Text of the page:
What Is Systemic Lupus Erythematosus (SLE)?
Systemic lupus erythematosus (SLE) is a systemic autoimmune disease that affects many parts of the body. Affected organs (the joints, skin, brain, lungs, kidneys, and blood vessels) get inflamed and can incur extensive tissue damage. SLE is a type of lupus that occurs most commonly—about 70% of those with lupus have it. It is not contagious or infectious. It is often misdiagnosed by medical practitioners and lastly, the cause is unknown.
How Perilous Is SLE?
The hazards of SLE can be categorized from mild to life-threatening. The disease should be treated by a physician or a team of healthcare practitioners who specialize in the care of SLE patients. People with lupus that receive proper medical and preventive care and proper knowledge or education can significantly improve function and quality of life.
What Are the Signs and Symptoms of SLE?
Signs and symptoms of SLE may vary from one person to another, and they may recur or develop over time. Systemic lupus erythematosus (SLE) usually has similar signs and symptoms with different diseases, which makes it challenging or difficult to diagnose. The best-known signs and symptoms include the following:
- Skin rashes (a rash usually appears on the nose and cheeks, called a “butterfly rash”)
- Pain or joint swelling (arthritis)
- Problems with blood clotting
How to Diagnose SLE?
Diagnosing SLE is very challenging because this disease is notorious as the great replicator of other illnesses. Its signs and symptoms vary notably from one person to another person. Signs and symptoms of systemic lupus erythematosus may vary over time and may aggravate some other disorders.
Several tests and examinations are required to diagnose SLE. The following data will be analyzed:
- Patient’s latest signs and symptoms
- Patient’s laboratory examination or test results
- Patient’s medical history or background
- The medical history of a patient’s next of kin (namely grandparents, parents, brothers and sisters, aunts, uncles, cousins)
- Laboratory tests or examinations cannot give a specific “yes” or “no” conclusion because:
- no sole laboratory test or examination can decide or conclude whether a person has systemic lupus erythematosus
- screening or test outcomes that suggest systemic lupus erythematosus can be likened to other illnesses or can even be seen in healthy people
- A test result may be positive one time and negative another time
- Different laboratories may produce different test results
If numerous diagnostic indicators are present concurrently, a medical practitioner may reach an SLE diagnosis or confirmation. If, however, as frequently the case, symptoms present constantly change over time, the diagnosis may not be as notable. In these cases, further consultation with a physician or a medical practitioner, specifically a rheumatologist may be needed.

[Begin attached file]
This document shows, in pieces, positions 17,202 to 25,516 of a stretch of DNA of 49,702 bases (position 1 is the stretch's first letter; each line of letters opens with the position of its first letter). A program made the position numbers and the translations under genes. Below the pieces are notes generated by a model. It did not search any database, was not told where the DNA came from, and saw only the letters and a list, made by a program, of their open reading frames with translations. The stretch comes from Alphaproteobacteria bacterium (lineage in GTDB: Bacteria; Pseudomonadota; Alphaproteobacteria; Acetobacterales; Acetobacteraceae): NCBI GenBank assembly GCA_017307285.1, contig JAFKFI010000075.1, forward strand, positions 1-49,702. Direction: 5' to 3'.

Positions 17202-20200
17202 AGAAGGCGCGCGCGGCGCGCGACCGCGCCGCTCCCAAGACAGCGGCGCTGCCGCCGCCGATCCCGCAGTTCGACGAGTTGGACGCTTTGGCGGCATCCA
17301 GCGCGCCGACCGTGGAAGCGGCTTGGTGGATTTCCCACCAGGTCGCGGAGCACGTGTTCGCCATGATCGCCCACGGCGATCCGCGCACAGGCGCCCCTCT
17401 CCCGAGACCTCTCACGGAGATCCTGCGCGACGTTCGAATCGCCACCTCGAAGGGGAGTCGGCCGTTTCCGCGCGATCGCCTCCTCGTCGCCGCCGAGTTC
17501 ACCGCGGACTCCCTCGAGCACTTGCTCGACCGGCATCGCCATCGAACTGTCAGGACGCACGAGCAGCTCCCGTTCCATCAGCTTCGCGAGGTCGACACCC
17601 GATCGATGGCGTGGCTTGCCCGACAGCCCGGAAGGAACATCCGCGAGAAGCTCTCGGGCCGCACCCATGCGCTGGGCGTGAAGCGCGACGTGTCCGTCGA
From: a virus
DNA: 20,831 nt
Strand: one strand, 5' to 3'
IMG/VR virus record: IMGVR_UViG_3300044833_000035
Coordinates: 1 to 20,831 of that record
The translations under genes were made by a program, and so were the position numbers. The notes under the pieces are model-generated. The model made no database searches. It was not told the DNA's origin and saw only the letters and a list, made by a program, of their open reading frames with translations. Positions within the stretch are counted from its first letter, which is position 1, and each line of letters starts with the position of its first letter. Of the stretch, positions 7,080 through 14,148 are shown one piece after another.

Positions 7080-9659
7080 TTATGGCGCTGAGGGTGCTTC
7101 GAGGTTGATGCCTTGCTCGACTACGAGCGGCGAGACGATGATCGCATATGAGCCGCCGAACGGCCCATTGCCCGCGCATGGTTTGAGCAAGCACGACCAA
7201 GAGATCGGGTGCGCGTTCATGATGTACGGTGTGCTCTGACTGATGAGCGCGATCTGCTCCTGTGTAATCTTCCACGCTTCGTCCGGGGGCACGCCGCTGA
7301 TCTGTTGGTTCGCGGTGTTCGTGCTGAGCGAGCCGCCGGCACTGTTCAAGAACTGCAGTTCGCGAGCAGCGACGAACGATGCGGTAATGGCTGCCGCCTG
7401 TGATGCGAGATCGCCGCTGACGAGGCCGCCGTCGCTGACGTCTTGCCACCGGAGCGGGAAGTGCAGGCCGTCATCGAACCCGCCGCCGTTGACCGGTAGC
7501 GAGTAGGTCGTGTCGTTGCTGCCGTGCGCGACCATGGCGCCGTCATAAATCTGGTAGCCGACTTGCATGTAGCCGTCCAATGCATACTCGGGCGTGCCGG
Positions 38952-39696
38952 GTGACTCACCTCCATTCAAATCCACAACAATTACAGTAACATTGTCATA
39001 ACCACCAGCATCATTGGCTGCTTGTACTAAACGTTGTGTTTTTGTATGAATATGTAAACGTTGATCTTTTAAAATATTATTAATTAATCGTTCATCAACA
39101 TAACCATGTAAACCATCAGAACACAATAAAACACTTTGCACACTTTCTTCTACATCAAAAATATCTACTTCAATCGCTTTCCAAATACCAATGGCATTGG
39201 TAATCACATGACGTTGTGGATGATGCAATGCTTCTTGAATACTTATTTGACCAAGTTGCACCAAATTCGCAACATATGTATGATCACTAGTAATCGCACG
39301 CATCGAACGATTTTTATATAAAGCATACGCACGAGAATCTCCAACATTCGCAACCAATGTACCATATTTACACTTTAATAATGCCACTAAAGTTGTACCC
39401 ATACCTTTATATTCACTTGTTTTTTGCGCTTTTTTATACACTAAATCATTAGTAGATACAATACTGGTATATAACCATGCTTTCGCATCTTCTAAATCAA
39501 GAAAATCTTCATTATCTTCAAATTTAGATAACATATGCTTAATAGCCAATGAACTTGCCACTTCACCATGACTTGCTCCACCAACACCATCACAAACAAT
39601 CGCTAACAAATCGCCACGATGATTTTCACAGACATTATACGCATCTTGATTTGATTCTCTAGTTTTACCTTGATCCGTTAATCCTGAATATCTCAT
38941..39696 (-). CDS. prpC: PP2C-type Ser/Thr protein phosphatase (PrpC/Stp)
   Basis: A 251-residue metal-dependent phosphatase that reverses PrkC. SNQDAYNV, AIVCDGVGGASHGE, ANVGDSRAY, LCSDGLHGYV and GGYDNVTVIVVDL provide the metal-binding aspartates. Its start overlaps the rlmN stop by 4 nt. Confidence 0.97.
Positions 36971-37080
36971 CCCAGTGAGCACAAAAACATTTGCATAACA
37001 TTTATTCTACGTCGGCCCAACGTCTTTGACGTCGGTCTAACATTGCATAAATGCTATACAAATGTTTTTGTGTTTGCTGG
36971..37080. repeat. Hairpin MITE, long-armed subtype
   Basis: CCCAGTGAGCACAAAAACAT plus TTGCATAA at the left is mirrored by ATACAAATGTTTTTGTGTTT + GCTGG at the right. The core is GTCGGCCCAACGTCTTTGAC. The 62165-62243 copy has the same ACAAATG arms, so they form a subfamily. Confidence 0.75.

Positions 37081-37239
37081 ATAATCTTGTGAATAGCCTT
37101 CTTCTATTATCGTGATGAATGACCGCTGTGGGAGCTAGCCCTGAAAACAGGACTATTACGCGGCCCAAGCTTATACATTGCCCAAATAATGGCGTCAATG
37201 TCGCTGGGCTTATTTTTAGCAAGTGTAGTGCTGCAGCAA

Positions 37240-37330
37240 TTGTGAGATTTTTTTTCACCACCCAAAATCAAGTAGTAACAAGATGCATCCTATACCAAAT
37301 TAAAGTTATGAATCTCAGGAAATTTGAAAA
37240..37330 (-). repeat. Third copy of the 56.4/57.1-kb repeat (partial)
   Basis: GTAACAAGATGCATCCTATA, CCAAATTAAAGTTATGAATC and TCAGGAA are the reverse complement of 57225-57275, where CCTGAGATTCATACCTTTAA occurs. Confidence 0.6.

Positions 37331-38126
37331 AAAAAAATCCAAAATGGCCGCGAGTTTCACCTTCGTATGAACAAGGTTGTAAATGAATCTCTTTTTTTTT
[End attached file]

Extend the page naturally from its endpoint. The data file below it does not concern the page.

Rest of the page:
How Is SLE Treated?
Treatment for systemic lupus erythematosus (SLE) depends on a patient’s signs and symptoms. Physicians would usually prescribe a specific diet (which food to eat or avoid) and proper stress management to prevent triggering symptoms from occurring. The medications most commonly used to control lupus include:
- Nonsteroidal anti-inflammatory drugs (NSAIDs). Over-the-counter NSAIDs, such as ibuprofen, mefenamic acid, and naproxen may be used to treat pain, swelling, and fever associated with lupus. Stronger nonsteroidal anti-inflammatory drugs (NSAIDs) are available by prescription. Side effects of NSAIDs may include stomach bleeding, kidney problems, and an increased risk of heart problems.
- Antimalarial drugs. Medications commonly used to treat malaria, such as doxycycline, quinine, and hydroxychloroquine, affect the immune system and can help decrease the risk of lupus flares. Side effects can include stomach upset and, very rarely, damage to the retina of the eye. Regular eye exams are recommended when taking these medications.
- Corticosteroids. Betamethasone, prednisolone, and other types of corticosteroids can manage the inflammation associated with lupus. High doses of steroids such as methylprednisolone are often used to control serious diseases that involve the kidneys and brain. Side effects include weight gain, easy bruising, thinning bones, high blood pressure, diabetes, and increased risk of infection. The risk of side effects increases with higher doses and longer-term therapy.
- Immunosuppressants. Drugs that suppress the immune system may be helpful in serious cases of lupus. Examples include azathioprine, mycophenolate, methotrexate, cyclosporine, and leflunomide. Its side effects may include an increased risk of infection, liver damage, infertility, and an increased risk of cancer.
- Biologics. A different type of medication, belimumab, administered via intravenous route, also reduces lupus symptoms in a small number of people. Side effects include nausea, diarrhea, and infections. Rarely, a worsening case of depression can occur.
- Rituximab may be beneficial for a few people in whom other medications haven’t helped. Side effects include allergic reactions to intravenous infusion and infections. In clinical trials, voclosporin has been shown to be effective in treating lupus. Other potential drugs to treat lupus are currently being studied, including abatacept, anifrolumab, and others.